Soul Food: Eating and Drinking in Western Religion

Charlie Wallace
Willamette University

Catalogue Description

An examination of Western religious rituals involving food and drink, both as they have been practiced and rationalized in teaching in various contexts. Reading, discussion and writing will center on such phenomena as ritual sacrifice, Dionysian excess, kashruth and the Passover seder, the Eucharist, religious feast and fasts, the American temperance movement, health food (both in its 19th-century sectarian manifestation and in its later more pervasively secular, "New Age" and "simple living" forms) and ethnic "soul food" (church-supper fare and other identity-conferring dietary practices).



  1. Now the serpent was more crafty than any other wild animal that the LORD God had made. He said to the woman, "Did God say, 'You shall not eat from any tree in the garden'?" The woman said to the serpent, "We may eat of the fruit of the trees in the garden; but God said, 'You shall not eat of the fruit of the tree that is in the middle of the garden, nor shall you touch it, or you shall die.'" But the serpent said to the woman, "You will not die; for God knows that when you eat of it your eyes will be opened, and you will be like God, knowing good and evil." So when the woman saw that the tree was good for food, and that it was a delight to the eyes, and that the tree was to be desired to make one wise, she took of its fruit and ate; and she also gave some to her husband, who was with her, and he ate. Genesis 3:1-6.
  2. Is there anyone among you who, if your child asks for bread, will give a stone? Or if the child asks for a fish, will give a snake? If you then, you, who are evil, know how to give good gifts to your children, how much more will your Father in heaven give good things to those who ask him! Matthew 7:9-11
  3. Here let us feast, and to the feast be join'd/ Discourse, the sweeter banquet of the mind. Pope's Homer
  4. 4. Man ist was man isst. Old German Proberb

Daily Recommended Requirements

Individual stuff:

  1. Attendance -- maximum four absences. Five and above negatively affect grade.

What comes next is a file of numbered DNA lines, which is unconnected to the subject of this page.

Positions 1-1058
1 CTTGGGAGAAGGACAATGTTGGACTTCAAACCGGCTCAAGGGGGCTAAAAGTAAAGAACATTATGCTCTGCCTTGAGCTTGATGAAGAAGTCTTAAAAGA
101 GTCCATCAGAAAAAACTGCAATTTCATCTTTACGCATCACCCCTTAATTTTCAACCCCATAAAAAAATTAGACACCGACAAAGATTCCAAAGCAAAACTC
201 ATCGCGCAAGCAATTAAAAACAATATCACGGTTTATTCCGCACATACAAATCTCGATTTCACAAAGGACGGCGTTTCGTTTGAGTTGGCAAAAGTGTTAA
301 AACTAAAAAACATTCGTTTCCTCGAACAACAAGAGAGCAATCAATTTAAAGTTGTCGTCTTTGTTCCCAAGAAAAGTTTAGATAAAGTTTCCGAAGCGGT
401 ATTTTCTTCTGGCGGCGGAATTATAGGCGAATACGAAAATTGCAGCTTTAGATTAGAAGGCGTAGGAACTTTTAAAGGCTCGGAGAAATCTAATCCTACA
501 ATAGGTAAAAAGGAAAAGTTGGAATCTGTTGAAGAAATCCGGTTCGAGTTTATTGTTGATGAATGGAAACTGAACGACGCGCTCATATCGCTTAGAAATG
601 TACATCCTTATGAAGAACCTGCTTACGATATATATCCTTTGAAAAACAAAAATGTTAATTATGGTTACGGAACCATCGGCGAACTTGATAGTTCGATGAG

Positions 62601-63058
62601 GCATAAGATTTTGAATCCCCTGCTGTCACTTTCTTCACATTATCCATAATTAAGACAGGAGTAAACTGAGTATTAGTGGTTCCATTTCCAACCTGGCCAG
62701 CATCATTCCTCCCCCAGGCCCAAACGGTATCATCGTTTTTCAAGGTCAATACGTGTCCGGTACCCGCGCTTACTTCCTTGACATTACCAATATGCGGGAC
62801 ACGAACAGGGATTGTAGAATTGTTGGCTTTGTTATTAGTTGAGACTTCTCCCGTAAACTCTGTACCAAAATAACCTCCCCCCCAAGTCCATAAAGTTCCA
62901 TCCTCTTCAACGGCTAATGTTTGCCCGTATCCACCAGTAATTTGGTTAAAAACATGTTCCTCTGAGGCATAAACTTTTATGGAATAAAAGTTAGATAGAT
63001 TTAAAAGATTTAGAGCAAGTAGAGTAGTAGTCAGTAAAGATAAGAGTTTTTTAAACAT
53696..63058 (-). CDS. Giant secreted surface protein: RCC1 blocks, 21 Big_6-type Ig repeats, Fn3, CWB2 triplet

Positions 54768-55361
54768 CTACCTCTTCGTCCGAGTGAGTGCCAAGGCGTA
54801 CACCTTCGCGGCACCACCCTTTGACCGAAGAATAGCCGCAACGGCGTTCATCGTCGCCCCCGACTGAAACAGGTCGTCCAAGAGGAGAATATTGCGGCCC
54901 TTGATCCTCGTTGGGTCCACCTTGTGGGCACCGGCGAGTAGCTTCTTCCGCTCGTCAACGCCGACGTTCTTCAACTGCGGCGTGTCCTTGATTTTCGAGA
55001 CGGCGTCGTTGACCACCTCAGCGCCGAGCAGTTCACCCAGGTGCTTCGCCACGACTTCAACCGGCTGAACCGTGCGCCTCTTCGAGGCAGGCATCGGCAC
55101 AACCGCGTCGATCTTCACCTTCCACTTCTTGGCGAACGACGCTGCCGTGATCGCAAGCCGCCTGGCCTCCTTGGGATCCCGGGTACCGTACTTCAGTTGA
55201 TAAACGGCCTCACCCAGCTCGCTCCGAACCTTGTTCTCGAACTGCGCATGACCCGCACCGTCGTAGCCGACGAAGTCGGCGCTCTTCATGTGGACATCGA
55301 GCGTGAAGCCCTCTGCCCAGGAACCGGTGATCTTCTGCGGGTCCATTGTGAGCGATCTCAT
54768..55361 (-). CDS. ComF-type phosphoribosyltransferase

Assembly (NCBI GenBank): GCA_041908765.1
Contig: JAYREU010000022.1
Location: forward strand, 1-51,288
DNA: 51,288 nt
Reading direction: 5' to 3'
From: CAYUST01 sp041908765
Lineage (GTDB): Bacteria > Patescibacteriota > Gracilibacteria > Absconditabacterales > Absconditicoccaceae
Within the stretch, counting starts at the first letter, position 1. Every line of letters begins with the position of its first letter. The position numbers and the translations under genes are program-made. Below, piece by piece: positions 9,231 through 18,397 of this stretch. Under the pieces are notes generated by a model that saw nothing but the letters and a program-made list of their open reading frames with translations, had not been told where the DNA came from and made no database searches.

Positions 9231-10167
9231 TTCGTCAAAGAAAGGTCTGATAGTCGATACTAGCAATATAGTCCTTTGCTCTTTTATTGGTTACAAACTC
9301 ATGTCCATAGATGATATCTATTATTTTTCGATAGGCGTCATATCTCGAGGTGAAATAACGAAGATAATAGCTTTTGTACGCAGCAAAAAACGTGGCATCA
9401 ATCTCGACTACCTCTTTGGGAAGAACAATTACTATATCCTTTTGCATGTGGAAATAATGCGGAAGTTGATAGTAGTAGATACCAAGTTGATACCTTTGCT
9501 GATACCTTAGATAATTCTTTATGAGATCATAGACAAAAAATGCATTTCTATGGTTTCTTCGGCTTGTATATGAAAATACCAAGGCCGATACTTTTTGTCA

2. Journal -- 1 page (8 1/2 x 11) reflection on each reading assignment, due before class. On occasions of visiting presentation or group report, the journal entry will be a response to the class, rather than preparation for it. Full, engaged journals (with no more than 4 entries missing) can enhance your grade; lacklustre and/or overly slim journals will hurt it.
  3. Book or Service Site Report -- 4 pp. wordprocessed report plus participation in a class conversation with students reading similar books (or working on similar food-related service sites). 30 %
  4. Final take-home essay -- 4 pp., wordprocessed. A chance to put it all together and demonstrate both digestion of details and incorporation of perspectives. 20%

Group stuff:

  1. Eucharist or Passover or religiously-based Soup Kitchen visit -- written up (2-4 pp., wordprocessed) and (informally) presented in class. 30%
  2. Group Report -- 4 pp. wordprocessed analysis of one of the following: a religious-based group's approach to food; the (implicitly religious?) approach to food/drink of a secular organization or magazine; website(s) dealing with food and drink. Also presented informally in class (scheduled throughout the semester). 20%
  3. Group preparation and presentation of a dish -- sharing of a dish with religious and/or community meaning that arises out of your group's conversation. (Required, but not graded -- especially not graded on taste! Scheduled throughout the semester.)




18 Getting to know your companions; tasting the subject...
20 Food in Western Culture. Montanari, "Proposal" and ch. 1
25 Montanari, chs. 2-3
27 Montanari, ch. 4


1 Montanari, chs. 5-6


3 Religion and Culture. Friedlander, Rozin, Visser, in Social Research


8 Religion and Food. Encyclopedia of Religion, s.v. "Food" and "Beverages" [on reserve]
10 Bloch, Doniger, Rawson in Social Research
17 Feeley-Harnik, chs. 1-2
22 Feeley-Harnik, chs. 3-4
24 Feeley-Harnik, ch. 5
29 Feeley-Harnik, chs. 6 and Conclusion


2 Reading Roundup #1
7 "Noshing is Sacred" -- a discussion of kosher. Reading TBS.
9 The Battle of Carnival and Lent: Spencer, chs. 6-7
14 Spencer, chs. 8-10
16 11-13


(Eat Your) Veggies

28 Carmichael and Sayer, Part I
30 Reading Roundup #2


4 Carmichael and Sayer, Part II
6 Nestle, Social Research
11 Goldman, Murcott, Social Research
13 Reading Roundup #3


18-25 Food-ritual Reports


2 Concluding Pot-Luck
9 Final Exam period, 2-5 p.m.

Though we will strive to complete the reading, there may be additional visits and perhaps one field trip: stay tuned.


Spring 2000

Class Information

CLASS:_________ MAJOR:_______________________________

RELIGION? ______________________________________________
HISTORY? _______________________________________________

RELIGIOUS TRADITION(S)? ______________________________________
FAMILY ETHNIC TRADITION(S)? ______________________________

FOOD RELATED RELIGIOUS MEMORY (OR RELIGIOUSLY RELATED FOOD MEMORY)?__________________________________________________________

A FAVORITE FAMILY DISH:______________________________________________
A FAVORITE COMFORT FOOD:____________________________________________

SMALL GROUP INTEREST FINDER Please check three food-issues that interest you. NB: this is low-risk, and does not tie you into a particular project; rather it just puts you in touch with some congenial companions.
_____ Judaism _____ Christianity _____ Health Food
_____ Vegetarianism _____ gourmet "spirituality" _____ excess and asceticism
_____ food and justice _____ identity food
_____ other? (specify) _______________________________________________

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